Skip Navigation

Sign In or Register

West-virginia-encyclopedia-text

SharePrint Jude Binder

Motherjude_phchuckconner_medium

Woodcarver, dancer, playwright, and educator Jude Binder was born on September 6, 1942, in Maryland to Sidney and Elizabeth Binder. She grew up primarily in Washington, D.C., where her mother, a classical pianist and music teacher, took Jude to see the finest ballets, concerts, plays, and musicals that passed through the city.

At age 11, while a student at the Washington School of Ballet, Jude played a stage role in Igor Stravinsky’s Petrushka, performed by Sadler’s Wells Ballet (later known as the Royal Ballet). This life-changing moment propelled her into a career in dance, arts, and teaching, beginning in 1958. She also studied watercolor and drawing at the Corcoran Gallery of Art in Washington, D.C., and enrolled as a full-time student at the Pennsylvania Academy of Fine Arts in Philadelphia.

Long before she moved to West Virginia, she was fascinated by the Mountain State and its culture. The family sometimes vacationed in the Eastern Panhandle, and she quickly grew to love the region. Growing up, she was captivated by children who had moved from West Virginia to D.C., “I was a little Jewish girl," she says, "and these kids came in with their red hair and freckles. And somehow, to me, they carried the magic of the forest or something. I imbued them with some kind of specialness — they were from West Virginia!”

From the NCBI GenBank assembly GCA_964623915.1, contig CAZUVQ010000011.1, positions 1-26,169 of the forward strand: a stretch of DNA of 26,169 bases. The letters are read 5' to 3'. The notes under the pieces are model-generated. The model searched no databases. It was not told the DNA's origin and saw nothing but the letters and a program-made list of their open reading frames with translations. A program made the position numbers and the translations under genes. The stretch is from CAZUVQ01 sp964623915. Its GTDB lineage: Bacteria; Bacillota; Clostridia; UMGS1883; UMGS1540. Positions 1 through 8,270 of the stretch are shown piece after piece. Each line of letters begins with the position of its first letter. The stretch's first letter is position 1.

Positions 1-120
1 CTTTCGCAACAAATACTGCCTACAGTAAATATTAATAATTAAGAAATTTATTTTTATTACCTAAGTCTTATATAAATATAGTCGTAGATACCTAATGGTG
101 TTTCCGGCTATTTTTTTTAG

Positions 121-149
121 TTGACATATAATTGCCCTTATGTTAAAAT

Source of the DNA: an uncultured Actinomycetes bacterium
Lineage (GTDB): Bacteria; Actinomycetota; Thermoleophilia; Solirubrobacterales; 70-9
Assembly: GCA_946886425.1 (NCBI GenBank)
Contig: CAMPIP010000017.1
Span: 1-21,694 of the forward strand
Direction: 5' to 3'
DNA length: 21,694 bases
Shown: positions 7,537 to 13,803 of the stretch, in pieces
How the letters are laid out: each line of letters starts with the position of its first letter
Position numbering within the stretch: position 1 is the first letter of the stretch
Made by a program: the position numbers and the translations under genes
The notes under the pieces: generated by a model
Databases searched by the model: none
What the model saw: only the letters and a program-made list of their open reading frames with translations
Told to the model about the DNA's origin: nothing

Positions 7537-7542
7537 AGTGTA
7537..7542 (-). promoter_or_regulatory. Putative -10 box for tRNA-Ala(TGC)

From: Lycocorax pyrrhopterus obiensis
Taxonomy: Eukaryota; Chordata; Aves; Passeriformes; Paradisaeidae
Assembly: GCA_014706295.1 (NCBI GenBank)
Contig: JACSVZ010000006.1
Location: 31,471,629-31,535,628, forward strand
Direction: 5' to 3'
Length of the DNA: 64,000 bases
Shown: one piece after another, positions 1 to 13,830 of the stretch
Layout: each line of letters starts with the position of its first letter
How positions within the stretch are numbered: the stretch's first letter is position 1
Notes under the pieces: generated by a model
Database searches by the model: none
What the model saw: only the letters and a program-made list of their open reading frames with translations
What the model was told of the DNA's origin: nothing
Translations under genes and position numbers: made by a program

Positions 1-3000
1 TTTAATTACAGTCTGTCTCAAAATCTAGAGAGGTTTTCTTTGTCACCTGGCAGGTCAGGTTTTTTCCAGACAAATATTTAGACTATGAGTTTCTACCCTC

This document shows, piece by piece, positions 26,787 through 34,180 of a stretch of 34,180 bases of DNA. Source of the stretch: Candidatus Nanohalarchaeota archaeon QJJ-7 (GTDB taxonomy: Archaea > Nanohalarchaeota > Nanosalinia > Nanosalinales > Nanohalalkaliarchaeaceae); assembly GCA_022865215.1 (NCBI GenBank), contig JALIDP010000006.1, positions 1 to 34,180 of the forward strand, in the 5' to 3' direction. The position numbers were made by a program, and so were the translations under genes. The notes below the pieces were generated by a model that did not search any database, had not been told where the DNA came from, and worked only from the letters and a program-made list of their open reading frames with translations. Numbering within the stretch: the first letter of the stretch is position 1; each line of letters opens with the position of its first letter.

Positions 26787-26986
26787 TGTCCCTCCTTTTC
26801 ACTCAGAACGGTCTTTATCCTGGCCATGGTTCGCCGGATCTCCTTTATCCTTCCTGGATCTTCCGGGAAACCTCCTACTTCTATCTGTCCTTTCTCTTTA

She and her partner, Frank Venezia, met in West Virginia in 1973 as part of the back-to-the-land movement. In 1981, they moved to Grantsville and realized their dream in rural Calhoun County of creating “a school for the arts in the heart of the country, celebrating the artist in every person.”

Venezia built them a house and, perhaps more importantly, a large dance floor with a lot of “bounce.” The nonprofit Heartwood in the Hills opened at Five Forks in 1982 on Jude’s 40th birthday. Her local post office was named Big Bend, and she immediately recognized the synergy. “Big Bend” translates in French to grand plié, or a full bending of the knees in ballet.

Word spread, and the program quickly developed a sizeable enrollment. Her students learned various forms of dance, made theatrical masks of all kinds, and immersed themselves in the arts. She created a syllabus for dancing and holistic movement called “Movement for Health and Centering,” inspired by her own serious dance injury.

Her projects often blend art with social justice. For instance, in 1995, Heartwood in the Hills presented a theater-intensive Peace Festival in which her students made and exchanged 1,000 origami cranes with survivors of the atomic bombing of Hiroshima, Japan.

While Binder’s school centers on the arts, the underlying principle is for students to find their own self-confidence through self-expression. For more than 40 years now, she has touched untold lives while providing inspirational lessons through art, dance, theater, music, and literature. Above all, though, her greatest impact comes from her boundless energy and positive approach to life.